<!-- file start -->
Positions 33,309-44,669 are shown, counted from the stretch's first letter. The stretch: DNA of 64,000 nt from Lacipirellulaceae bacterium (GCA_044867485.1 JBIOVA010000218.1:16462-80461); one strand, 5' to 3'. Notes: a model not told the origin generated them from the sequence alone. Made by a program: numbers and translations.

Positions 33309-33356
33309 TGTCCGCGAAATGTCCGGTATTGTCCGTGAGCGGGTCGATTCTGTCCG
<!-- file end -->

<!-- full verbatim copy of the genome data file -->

Positions 33,309-44,669 are shown, counted from the stretch's first letter. The stretch: DNA of 64,000 nt from Lacipirellulaceae bacterium (GCA_044867485.1 JBIOVA010000218.1:16462-80461); one strand, 5' to 3'. Notes: a model not told the origin generated them from the sequence alone. Made by a program: numbers and translations.

Positions 33309-33356
33309 TGTCCGCGAAATGTCCGGTATTGTCCGTGAGCGGGTCGATTCTGTCCG